Thursday, October 29, is World Psoriasis Day. This is the day that connects the 125 million people living with psoriatic disease in a global force for increased awareness and improved access to treatment.

Psoriasis is an immune-mediated disease (a disease with an unclear cause that is characterized by inflammation caused by dysfunction of the immune system) that causes inflammation in the body. There may be visible signs of the inflammation such as raised plaques (plaques may look different for different skin types) and scales on the skin.

This occurs because the overactive immune system speeds up skin cell growth. Normal skin cells completely grow and shed (fall off) in a month. With psoriasis, skin cells do this in only three or four days. Instead of shedding, the skin cells pile up on the surface of the skin. Some people report that psoriasis plaques itch, burn and sting. Plaques and scales may appear on any part of the body, although they are commonly found on the elbows, knees, and scalp.

Inflammation caused by psoriasis can impact other organs and tissues in the body. People with psoriasis may also experience other health conditions. One in three people with psoriasis may also develop psoriatic arthritis. Signs of PsA include swelling, stiffness and pain in the joints and areas surrounding the joints. PsA often goes undiagnosed, particularly in its milder forms. However, it’s important to treat PsA early on to help avoid permanent joint damage.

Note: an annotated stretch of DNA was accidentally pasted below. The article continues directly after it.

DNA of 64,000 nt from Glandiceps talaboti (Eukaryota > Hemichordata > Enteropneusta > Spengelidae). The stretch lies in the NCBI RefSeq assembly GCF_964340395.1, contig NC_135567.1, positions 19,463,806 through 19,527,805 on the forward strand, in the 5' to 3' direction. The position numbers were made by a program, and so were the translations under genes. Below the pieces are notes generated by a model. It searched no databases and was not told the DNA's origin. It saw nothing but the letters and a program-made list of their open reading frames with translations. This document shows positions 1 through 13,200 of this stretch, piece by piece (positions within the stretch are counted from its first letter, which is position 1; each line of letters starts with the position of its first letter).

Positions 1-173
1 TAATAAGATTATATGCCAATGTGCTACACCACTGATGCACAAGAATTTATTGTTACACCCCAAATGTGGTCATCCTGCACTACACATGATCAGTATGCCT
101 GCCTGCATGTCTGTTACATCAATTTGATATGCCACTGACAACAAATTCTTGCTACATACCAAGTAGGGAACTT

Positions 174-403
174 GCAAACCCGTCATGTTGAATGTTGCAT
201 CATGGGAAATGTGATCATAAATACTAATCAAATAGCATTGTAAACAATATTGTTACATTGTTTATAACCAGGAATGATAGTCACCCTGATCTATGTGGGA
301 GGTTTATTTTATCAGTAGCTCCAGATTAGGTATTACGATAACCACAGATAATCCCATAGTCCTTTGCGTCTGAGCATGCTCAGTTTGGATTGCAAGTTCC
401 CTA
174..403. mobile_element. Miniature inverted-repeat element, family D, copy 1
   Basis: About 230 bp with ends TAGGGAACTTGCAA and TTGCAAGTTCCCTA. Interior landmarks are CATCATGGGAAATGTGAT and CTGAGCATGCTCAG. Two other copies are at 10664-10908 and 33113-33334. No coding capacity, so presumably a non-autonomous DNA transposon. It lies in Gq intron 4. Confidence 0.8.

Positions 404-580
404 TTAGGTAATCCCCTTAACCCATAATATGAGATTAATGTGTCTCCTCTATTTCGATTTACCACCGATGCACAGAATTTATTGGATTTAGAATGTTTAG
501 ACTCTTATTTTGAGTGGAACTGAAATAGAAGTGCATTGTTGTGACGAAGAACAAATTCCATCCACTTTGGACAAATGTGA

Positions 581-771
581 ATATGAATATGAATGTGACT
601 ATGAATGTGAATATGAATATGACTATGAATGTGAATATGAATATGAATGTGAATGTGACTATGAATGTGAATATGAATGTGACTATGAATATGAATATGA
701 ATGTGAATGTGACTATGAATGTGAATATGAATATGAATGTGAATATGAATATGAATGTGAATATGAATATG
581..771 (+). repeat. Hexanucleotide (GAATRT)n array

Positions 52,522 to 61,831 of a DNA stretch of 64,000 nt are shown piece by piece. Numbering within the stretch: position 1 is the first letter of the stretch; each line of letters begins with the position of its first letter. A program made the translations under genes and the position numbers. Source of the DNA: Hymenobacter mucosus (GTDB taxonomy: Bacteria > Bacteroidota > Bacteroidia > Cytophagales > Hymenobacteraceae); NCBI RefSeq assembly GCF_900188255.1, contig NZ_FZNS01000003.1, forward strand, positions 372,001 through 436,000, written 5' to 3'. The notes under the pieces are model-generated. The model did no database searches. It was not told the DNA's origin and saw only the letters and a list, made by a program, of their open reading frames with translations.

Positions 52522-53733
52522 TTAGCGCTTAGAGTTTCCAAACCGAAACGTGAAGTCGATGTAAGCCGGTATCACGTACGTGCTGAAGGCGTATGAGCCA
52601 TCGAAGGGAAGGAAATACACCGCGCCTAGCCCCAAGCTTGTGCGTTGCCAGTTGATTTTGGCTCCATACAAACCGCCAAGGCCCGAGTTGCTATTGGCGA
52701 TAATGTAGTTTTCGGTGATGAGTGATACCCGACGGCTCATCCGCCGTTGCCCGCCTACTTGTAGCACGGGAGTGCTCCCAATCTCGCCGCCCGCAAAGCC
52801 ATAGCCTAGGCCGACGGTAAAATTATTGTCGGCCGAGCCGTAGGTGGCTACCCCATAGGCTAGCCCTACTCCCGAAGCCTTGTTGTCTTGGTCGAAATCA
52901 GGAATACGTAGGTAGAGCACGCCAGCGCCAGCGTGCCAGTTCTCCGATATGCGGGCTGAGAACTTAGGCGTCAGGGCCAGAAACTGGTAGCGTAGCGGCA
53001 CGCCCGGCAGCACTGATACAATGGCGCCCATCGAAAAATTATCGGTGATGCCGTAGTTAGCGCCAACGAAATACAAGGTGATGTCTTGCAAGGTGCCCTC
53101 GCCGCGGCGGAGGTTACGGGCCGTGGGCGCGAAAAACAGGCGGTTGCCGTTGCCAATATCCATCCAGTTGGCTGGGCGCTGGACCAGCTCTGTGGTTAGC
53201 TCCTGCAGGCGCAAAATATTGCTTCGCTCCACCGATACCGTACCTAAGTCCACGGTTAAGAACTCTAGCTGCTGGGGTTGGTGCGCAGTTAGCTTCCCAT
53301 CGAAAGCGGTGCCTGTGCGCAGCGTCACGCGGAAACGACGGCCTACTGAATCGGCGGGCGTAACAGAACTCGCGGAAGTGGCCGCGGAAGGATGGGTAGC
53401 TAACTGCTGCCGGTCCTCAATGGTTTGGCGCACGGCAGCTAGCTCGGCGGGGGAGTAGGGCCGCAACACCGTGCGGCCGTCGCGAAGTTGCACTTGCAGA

Symptoms often start between ages 15 and 25, but can start at any age. Men, women, and children of all skin colors can get psoriasis.

Psoriatic arthritis (PsA) is a chronic, inflammatory disease of the joints and where tendons and ligaments connect to bone. Like psoriasis, PsA is associated with related health conditions (comorbidities).

It can start at any age and may affect children. The disease often appears between ages 30 and 50. For many people, it starts about 10 years after psoriasis develops, but some develop PsA first or without ever developing or noticing psoriasis.

Though there is no cure, there is a growing range of treatments available to help stop the disease progression, lessen pain, protect joints and preserve range of motion. If you have or suspect you may have PsA, it is extremely important to work with a rheumatologist (a doctor who specializes in how the immune system affects joints, bone and muscles) to find the right treatment plan.

Early recognition, diagnosis and treatment of PsA can prevent or limit the extensive joint damage that can occur in later stages of the disease.

For read the more information click here:

https://www.spindermatology.org/

https://www.psoriasis.org/about-psoriasis/

https://ifpa-pso.com/our-actions/world-psoriasis-day/world-psoriasis-day-2020/

Dr. Boris NEDELCIUC,

Associate Professor, MD-PhD at Nicolae Testemitanu State University of Medicine and Pharmacy,

Chisinau, Republic of Moldova

National Representative of the Skin Inflammation & Psoriasis International Network, France

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Scientific & Medical Events: World Psoriasis Day 2019 – https://e-dermatologie.md/scientific-medical-events-world-psoriasis-day-2019/

Scientific & Medical Events: World Psoriasis Day 2018 – https://e-dermatologie.md/scientific-medical-events-world-psoriasis-day-2018/

Scientific & Medical Events: World Psoriasis Day 2017 – https://e-dermatologie.md/scientific-medical-events-world-psoriasis-day-2017/

Scientific & Medical Events: World Psoriasis Day 2016 – https://e-dermatologie.md/scientific-medical-events-world-psoriasis-day-2016/

Scientific & Medical Events: World Psoriasis Day 2015 – https://e-dermatologie.md/scientific-medical-events-world-psoriasis-day-2015/